Wood heat

Last winter we made it through using only the wood stove to heat the house, but it wasn’t entirely pleasant. For the fire to make it through till morning I would have to get up and feed the stove around 3:30am, sometimes tending it for 30 minutes or more to get it going properly. And when it dropped below 20 degrees at night I would sleep downstairs, feeding the stove every couple of hours. Even so it got pretty cold upstairs, dropping to the upper 50s in the farthest bedrooms.

This year has been very different, for two reasons. First, instead of the traditional firewood we bought last year we purchased two $100 dump truck loads of lumber scraps from a nearby sawmill. These ‘scraps’ are rectangular and very dense; a couple will burn for hours, and when I stoke the stove at 10pm it will usually burn until 6:30am, when I build a new fire on a very nice bed of coals. I can’t imagine we’ll go through all the wood we bought, so we will probably end up heating the house for $100-150 this season.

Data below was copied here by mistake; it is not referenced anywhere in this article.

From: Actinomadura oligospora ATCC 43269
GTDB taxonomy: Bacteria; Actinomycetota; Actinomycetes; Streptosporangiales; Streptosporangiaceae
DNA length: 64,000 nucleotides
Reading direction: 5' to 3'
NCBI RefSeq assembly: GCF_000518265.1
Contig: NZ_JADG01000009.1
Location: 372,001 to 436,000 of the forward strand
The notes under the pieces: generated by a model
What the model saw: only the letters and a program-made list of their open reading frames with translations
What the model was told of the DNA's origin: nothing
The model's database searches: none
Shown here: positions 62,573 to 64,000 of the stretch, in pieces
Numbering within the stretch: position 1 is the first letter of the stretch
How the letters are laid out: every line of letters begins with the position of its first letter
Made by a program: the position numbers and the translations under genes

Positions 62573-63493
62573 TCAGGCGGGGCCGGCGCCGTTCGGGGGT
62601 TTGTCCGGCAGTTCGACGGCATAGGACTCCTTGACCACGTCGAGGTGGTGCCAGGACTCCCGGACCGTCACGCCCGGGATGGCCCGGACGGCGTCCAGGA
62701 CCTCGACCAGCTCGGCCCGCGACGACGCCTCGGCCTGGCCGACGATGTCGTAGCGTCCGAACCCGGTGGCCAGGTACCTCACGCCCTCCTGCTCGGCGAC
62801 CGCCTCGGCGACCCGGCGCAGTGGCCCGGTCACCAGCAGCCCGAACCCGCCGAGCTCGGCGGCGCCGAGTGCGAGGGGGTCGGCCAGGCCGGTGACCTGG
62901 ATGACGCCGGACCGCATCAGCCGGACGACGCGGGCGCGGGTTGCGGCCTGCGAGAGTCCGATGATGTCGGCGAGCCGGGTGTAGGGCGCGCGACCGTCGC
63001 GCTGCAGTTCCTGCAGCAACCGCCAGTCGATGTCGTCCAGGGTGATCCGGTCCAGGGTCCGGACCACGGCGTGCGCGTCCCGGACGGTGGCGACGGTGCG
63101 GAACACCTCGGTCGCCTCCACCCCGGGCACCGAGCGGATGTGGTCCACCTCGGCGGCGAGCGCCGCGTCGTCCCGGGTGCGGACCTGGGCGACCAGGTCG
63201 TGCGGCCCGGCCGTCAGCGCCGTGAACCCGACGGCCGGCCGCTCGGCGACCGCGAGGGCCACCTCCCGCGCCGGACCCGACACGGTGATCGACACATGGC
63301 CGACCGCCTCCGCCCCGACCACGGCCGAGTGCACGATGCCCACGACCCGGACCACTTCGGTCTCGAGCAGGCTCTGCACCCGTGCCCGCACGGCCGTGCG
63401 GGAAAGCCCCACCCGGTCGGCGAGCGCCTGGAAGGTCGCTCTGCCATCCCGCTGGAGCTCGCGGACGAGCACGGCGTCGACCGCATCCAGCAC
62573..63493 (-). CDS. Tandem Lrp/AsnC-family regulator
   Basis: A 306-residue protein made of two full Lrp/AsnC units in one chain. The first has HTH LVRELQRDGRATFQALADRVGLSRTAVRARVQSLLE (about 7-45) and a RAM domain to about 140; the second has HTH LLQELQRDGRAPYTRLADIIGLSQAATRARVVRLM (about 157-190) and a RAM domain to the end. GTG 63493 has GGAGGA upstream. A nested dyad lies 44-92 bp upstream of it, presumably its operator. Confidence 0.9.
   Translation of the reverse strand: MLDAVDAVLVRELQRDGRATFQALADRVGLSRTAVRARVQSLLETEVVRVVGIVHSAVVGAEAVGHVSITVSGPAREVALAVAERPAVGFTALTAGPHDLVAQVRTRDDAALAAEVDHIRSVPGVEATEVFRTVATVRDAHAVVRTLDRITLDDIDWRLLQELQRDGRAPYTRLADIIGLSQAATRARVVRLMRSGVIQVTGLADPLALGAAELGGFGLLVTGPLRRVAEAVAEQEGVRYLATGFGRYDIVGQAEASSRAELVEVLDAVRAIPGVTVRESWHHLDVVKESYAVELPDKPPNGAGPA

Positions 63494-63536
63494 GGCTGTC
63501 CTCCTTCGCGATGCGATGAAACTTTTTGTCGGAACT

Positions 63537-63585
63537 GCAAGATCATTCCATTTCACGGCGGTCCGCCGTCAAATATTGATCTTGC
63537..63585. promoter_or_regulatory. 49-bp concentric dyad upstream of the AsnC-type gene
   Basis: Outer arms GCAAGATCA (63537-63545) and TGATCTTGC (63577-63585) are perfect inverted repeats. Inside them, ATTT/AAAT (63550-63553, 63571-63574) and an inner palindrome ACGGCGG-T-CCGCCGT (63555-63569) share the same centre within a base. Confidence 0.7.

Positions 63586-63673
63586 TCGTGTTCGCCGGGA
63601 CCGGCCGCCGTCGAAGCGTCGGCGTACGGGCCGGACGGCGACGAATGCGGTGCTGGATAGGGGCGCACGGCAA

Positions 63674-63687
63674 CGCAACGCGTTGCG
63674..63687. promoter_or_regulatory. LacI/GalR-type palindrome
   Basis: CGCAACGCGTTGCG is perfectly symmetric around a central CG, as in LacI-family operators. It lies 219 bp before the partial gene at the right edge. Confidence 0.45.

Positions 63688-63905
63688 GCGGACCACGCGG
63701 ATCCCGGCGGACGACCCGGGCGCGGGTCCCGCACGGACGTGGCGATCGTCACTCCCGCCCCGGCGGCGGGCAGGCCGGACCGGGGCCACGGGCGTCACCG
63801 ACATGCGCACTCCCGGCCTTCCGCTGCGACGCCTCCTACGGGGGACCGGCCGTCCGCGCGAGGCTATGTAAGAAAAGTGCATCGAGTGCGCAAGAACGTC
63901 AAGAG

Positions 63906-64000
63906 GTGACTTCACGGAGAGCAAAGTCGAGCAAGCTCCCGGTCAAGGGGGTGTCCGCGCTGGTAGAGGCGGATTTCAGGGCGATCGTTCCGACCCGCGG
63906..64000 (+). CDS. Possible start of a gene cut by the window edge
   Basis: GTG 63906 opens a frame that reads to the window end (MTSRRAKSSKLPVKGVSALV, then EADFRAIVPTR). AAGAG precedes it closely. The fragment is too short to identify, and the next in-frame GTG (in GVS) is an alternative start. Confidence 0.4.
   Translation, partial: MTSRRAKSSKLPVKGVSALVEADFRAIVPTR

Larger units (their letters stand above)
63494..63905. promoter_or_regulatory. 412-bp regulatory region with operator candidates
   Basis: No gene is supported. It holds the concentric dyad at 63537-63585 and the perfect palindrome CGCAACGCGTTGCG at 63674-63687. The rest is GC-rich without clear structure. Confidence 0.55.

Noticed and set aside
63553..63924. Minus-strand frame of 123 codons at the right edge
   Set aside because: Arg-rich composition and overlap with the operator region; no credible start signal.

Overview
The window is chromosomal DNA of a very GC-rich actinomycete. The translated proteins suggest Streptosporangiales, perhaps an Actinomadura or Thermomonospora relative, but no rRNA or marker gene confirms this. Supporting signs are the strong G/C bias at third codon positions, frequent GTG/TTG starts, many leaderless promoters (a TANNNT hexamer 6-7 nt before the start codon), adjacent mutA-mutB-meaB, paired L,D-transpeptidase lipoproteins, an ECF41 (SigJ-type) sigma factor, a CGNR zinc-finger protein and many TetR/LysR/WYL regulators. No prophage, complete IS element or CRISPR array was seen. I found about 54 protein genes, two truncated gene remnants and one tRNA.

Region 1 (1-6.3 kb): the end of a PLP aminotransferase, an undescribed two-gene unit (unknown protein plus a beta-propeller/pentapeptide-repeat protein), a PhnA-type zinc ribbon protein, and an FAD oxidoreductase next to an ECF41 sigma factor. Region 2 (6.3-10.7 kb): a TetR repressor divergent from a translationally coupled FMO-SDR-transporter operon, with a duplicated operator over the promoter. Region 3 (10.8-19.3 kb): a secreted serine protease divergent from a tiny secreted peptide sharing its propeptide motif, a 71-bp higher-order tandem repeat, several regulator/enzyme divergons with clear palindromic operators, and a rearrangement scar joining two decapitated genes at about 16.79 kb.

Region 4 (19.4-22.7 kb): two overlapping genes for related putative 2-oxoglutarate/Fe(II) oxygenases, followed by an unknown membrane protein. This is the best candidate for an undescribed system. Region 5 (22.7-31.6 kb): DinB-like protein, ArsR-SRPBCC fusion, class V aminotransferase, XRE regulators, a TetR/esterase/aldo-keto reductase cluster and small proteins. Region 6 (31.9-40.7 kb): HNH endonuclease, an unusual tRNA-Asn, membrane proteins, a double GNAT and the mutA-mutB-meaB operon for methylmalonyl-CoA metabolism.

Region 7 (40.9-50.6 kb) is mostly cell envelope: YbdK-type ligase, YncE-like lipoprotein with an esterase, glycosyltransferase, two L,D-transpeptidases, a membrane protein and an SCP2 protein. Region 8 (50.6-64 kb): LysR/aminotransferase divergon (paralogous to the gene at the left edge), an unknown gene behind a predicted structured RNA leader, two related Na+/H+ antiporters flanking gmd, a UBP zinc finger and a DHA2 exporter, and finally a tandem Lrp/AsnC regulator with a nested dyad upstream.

More important, though, is the insulation. There was insulation laid in the attic, but I don’t think it was done properly in the first place, and things only got worse when someone wired the house for electricity. We found someone who would blow in cellulose insulation and had him add about ten inches on top of the existing stuff. Now the upstairs stays comfortably warm until morning, even in the far bedrooms. Compared to last year it feels almost luxurious to keep the house at 78 degrees or so while costing next to nothing.


4 thoughts on “Wood heat

  1. The house where I spend the most time besides my own is being heated by wood this year. I’m glad my friends are saving money, but I need to remember to bring summer clothes and a bucket of lotion when I go there. It’s just too hot and dry!

  2. Valerie,

    I assume they like it hot, since it is easy enough to control the temperature of a decent wood stove. We keep it in the mid-70s, which feels luxurious compared to the 68 degrees we maintained when we had gas heat.

    We also keep a pot atop the stove filled with water, which helps keep the humidity up, around 50% or so.

  3. It’s not so much that they like it hot as that he likes building fires. The mild winter weather has been oppressive to his pyromaniac soul!

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